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Re: Comments on the API document (version of Monday

From: Ivan Herman <ivan@w3.org>
Date: Thu, 20 May 2010 15:03:02 +0200
Cc: Manu Sporny <msporny@digitalbazaar.com>, W3C RDFa WG <public-rdfa-wg@w3.org>
Message-Id: <88DF633A-AF89-4614-AA12-5FAD33EBC305@w3.org>
To: Mark Birbeck <mark.birbeck@webbackplane.com>

On May 20, 2010, at 14:44 , Mark Birbeck wrote:

> Hi Ivan,
>> [...]
>> I think that there should, somehow, two ways of 'creating' or accessing the whole
>> RDFa environment. One way should be one step and should return a reasonable default
>> setup. The other way is the detailed setup where the user can specialize along the way.
>> The latter is obviously for advanced users only; the former is obviously a wrapper around
>> the latter with default settings.
> Yes, that's exactly right.
> But we should be clear that the thing we have to really get right is
> the more complex version, because that determines the life-cycle of
> the whole architecture. We have to be sure that we've got the
> interactions correct, and then we can put a wrapper around the whole
> thing.
> (Of course we achieve this by developing the two things in parallel --
> the detailed setup, and the wrapper.)
>> [...]
>>> See "modularity and pluggability" in this section:
>>> http://www.w3.org/2010/02/rdfa/sources/rdfa-dom-api/Overview.html#the-design-goals
>> Hm. To provoke: who and when decided that we need that as a design goal? I do not
>> remember having this discussion... If the price for this level of modularity and pluggability
>> is a very complex API that the community will reject, than we would loose on long term.
>> In my view, simplicity may be more important.
> Yes, we love simplicity.
> But I have been trying to flag up that the first thing the HTML5
> community will ask is *when* things happen: when is parsing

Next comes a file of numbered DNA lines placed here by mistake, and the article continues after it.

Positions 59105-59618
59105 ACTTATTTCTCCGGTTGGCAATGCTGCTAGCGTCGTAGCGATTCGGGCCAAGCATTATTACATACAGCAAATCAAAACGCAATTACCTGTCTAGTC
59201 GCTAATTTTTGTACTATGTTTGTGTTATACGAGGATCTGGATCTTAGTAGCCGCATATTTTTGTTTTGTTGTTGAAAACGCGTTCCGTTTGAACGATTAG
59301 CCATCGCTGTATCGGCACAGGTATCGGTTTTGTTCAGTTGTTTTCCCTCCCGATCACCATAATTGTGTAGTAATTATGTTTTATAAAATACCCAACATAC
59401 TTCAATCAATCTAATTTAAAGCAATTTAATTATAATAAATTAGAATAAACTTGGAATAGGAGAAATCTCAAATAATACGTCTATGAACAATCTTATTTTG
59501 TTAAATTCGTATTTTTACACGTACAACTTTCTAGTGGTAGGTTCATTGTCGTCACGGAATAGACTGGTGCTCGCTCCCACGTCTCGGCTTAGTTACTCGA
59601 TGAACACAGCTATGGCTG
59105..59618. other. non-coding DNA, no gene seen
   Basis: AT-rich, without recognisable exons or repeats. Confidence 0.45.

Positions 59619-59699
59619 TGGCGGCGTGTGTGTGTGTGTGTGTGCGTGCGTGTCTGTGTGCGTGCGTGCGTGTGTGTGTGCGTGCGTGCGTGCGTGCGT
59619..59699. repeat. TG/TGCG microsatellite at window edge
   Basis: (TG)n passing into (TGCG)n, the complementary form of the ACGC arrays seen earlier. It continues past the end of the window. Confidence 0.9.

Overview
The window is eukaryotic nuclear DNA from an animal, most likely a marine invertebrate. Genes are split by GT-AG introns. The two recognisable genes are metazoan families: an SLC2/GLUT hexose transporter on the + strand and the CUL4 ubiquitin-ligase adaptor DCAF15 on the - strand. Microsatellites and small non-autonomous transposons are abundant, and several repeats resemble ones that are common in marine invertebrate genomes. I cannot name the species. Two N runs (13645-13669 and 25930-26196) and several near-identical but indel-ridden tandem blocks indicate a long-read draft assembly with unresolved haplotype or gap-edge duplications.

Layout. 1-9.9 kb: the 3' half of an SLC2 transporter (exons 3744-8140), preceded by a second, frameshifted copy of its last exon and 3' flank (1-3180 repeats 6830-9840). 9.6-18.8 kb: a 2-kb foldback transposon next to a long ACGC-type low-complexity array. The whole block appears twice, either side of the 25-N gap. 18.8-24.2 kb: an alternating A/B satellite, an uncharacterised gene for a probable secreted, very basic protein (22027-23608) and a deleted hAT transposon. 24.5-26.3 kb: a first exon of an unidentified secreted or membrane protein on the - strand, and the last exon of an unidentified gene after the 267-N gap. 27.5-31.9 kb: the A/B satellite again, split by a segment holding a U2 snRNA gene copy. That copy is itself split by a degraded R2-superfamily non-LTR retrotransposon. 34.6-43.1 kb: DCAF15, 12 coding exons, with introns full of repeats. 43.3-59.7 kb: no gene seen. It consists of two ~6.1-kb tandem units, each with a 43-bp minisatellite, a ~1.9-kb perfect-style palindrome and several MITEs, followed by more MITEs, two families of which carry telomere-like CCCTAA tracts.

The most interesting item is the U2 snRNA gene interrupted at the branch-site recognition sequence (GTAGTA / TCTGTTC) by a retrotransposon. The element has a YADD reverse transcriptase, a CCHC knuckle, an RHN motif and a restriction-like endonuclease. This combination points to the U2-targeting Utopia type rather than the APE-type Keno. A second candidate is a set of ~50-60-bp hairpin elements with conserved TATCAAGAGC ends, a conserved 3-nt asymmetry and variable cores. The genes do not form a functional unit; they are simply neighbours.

> initiated...when is data available to be queried...and so on.
> (The reason I'm certain of this, is because a key design goal of the
> HTML5 project is to provide consistency in browsers, so they have put
> a lot of effort into defining how ambiguous markup is processed, how
> things should act in the event of failure, and so on.)
> Library developers will also ask us similar questions, but from a
> different standpoint; if I want to write an hCard parser that adds
> triples to the core RDFa store, when can I do it in the parser's
> lifecycle? And how do I access that store to drop my triples in?

That is fine but is the percentage of users who would want to do that?

> One of my key issues with the previous API was that we didn't address
> this, and I think that the best way to do so is to define the parts
> that make up the architecture.
> Then you can express the necessary detail for the lifecycle...and
> /then/, when you have that, you can provide 'simplicity' to the
> programmer and end-user, by wrapping the whole thing in simple
> interfaces.

O.k. I think my main concern is really the way we present these things in the current document. We have to realize that we have different constituencies and they should be treated separately. 


>> [...]
>> My understanding is that the property group is all about all the triples bound to one subject. If so,
>> than the origin should be the DOM node for that subject...
> That's right for the origin of a property group, but we sometimes want
> the origin of a predicate/object.
> Thanks again for your comments!
> Regards,
> Mark
> --
> Mark Birbeck, webBackplane
> mark.birbeck@webBackplane.com
> http://webBackplane.com/mark-birbeck
> webBackplane is a trading name of Backplane Ltd. (company number
> 05972288, registered office: 2nd Floor, 69/85 Tabernacle Street,
> London, EC2A 4RR)

Ivan Herman, W3C Semantic Web Activity Lead
Home: http://www.w3.org/People/Ivan/
mobile: +31-641044153
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Received on Thursday, 20 May 2010 13:02:35 UTC

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